Like you need another reason to be nice to people on the street...

Tuesday, December 6, 2005 - 12:00 AM

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State trooper or panhandler? Drivers fooled

By Jennifer Sullivan
Seattle Times staff reporter

In the three years since state lawmakers gave cops the go-ahead to pull over people for not wearing seat belts, the State Patrol has become creative about spotting scofflaws.

But one new approach has raised a few eyebrows — while providing results troopers call impressive.

On Saturday, a trooper stood on a street corner in Spanaway, Pierce County, and helped bust 30 people for not wearing their seat belts. The trooper, wearing plain clothes and a cardboard sign around his neck that read "Happy Holidays Buckle Up," was able to keep a close eye on passing traffic from the southeast corner of Highway 7 and 112th Street East. When he spotted someone who wasn't wearing a seat belt, the trooper radioed fellow troopers parked nearby who pulled over the offender.

In four hours, 41 cars were stopped and 30 seat-belt tickets, costing violators $101 per infraction, were handed out, Trooper J.J. Gundermann said. Troopers also made one drug arrest and six outstanding-warrant arrests.

Some motorists, seeing a man on the roadside wearing a sign, offered him money, apparently figuring he was a panhandler, the State Patrol said. The trooper refused the money.

State troopers dressed in plain clothes looking for people who weren't wearing seat belts:

Went too far - 31%

Displayed initiative - 55%

Shouldn't enforce this law - 14%

Total votes: 1,624

While the tactic proved successful, some are questioning whether it was proper.

John Strait, a law professor at Seattle University, said the operation "sounds tacky" but isn't illegal.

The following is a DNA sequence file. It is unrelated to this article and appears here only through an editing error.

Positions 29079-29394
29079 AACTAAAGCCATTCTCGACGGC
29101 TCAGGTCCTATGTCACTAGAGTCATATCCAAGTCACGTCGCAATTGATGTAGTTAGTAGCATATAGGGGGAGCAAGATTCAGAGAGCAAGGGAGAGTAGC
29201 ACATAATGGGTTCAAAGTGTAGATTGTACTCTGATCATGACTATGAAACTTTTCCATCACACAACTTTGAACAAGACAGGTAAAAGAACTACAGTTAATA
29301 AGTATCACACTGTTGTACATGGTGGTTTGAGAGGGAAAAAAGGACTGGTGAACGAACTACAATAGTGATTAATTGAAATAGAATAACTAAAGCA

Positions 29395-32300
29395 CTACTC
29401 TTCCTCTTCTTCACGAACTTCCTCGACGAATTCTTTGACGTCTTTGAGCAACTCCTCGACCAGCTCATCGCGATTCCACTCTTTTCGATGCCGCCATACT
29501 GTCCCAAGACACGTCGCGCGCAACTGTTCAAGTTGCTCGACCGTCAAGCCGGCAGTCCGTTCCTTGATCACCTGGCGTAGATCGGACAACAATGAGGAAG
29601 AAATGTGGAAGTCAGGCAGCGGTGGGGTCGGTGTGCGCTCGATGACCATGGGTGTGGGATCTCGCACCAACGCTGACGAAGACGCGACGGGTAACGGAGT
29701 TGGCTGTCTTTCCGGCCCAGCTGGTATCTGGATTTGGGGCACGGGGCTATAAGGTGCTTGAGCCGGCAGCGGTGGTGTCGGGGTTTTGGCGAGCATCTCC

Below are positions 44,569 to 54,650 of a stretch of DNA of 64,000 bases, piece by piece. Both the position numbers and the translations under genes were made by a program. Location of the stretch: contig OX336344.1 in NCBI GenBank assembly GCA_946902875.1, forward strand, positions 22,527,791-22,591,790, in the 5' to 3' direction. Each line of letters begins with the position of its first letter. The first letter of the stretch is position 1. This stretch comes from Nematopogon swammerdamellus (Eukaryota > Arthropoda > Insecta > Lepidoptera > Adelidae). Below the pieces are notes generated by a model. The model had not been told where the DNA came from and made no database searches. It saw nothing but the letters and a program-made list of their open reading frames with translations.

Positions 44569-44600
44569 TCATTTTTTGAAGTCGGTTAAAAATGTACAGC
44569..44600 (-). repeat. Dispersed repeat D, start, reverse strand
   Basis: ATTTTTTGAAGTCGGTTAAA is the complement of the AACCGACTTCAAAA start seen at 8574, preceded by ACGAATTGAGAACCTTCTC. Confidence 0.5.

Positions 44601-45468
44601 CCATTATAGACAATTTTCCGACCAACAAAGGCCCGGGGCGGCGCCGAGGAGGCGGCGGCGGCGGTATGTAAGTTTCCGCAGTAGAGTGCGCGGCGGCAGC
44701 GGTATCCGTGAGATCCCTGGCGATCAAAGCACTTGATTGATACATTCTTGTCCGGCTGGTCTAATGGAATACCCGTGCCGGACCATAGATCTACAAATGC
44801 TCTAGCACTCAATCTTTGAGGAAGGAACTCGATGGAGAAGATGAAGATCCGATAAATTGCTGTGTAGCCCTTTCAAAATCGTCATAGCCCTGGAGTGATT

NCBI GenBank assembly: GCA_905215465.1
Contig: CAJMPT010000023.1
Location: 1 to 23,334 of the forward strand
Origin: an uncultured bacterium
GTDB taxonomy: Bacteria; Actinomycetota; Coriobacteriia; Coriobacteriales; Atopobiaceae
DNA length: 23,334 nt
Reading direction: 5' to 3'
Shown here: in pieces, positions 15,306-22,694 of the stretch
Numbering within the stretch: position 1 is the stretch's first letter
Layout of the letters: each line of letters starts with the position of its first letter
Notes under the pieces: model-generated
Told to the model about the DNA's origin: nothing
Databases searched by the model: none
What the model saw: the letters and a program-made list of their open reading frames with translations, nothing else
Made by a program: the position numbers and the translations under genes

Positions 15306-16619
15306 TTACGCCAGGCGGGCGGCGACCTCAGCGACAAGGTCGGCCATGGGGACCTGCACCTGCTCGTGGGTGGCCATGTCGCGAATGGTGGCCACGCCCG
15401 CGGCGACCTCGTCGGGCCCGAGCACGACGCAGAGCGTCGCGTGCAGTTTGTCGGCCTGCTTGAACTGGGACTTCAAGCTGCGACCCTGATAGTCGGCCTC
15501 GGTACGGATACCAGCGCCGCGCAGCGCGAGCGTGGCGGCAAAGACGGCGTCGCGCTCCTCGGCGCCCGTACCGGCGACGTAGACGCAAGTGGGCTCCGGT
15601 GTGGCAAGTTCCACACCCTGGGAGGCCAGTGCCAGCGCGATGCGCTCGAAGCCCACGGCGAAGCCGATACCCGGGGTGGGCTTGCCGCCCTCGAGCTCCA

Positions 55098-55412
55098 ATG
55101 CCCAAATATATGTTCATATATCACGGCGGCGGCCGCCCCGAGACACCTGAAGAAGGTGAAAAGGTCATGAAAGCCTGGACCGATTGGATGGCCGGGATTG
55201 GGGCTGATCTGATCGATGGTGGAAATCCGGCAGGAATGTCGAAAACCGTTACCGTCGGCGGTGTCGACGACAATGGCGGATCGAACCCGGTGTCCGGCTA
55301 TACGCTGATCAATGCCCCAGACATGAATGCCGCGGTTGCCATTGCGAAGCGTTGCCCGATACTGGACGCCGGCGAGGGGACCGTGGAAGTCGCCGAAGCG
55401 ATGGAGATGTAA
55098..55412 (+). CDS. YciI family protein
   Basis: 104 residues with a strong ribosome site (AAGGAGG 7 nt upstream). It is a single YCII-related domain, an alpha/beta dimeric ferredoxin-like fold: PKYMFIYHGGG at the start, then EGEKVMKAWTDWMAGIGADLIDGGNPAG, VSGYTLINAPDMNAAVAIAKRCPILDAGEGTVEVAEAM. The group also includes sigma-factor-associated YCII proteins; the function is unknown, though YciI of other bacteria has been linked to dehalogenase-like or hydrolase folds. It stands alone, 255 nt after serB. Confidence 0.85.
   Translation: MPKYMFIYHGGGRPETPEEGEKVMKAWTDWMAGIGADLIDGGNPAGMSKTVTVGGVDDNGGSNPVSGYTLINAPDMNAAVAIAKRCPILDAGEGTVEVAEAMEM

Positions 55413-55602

"I'm not sure it's great public policy," Strait said. "I don't think there's a legal privacy issue."

University of Washington criminal-law professor John Junker said police have a right to work in an undercover capacity. They also have a right to penalize people for what can be seen in plain view — such as not wearing a seat belt.

Troopers in King County say they are considering using the same tactic.

The seat-belt operation was first used last month in Vancouver, Wash. Dressed in a windbreaker, jeans and a baseball cap, Sgt. Jason Linn smiled as he held up a cardboard sign wishing motorists a happy holiday season and urging them to buckle up. Again, some motorists thought he was panhandling and offered him money.

Nineteen people were stopped in a 2 ½-hour span and ticketed for not wearing seat belts.

"What we're doing is we're trying to promote the use of seat belts," Vancouver-based Trooper Mike Kesler said. "If they [motorists] took the time to read the sign, it basically told them why we were there."

State Patrol Capt. Steve Burns, who oversees operations in King County, said he's watching how the tactic plays out in other parts of the state before phasing it in locally. Kesler said troopers in Clark County plan to do it again before the end of the year.

In 2002 the Legislature made it legal for authorities to stop motorists and passengers for not wearing seat belts. This updated a 1986 law that allowed for a seat-belt ticket only if authorities stopped a car for a different offense.

Kesler said Linn came up with the strategy because of the high number of panhandlers in the Vancouver area. It was easy for Linn to "blend in," he said.

One passenger rolled down his window, hollered obscenities at Linn and hurled a half-full can of soda before he realized Linn was a trooper. The man was given a $1,050 littering ticket. A 15-year-old who was driving the car was cited for not having a valid license and for allegedly stealing his father's rental car, Kesler said.

Several of the people caught in the Vancouver bust were agitated by the operation, and one person called it "slick," Kesler said. But Gundermann, the Pierce County trooper, said people stopped in Spanaway were supportive.

"We got real positive feedback," Gundermann said. "One of the gals we stopped thought it was a great idea."

Jennifer Sullivan: 206-464-8294 or

Copyright © 2005 The Seattle Times Company

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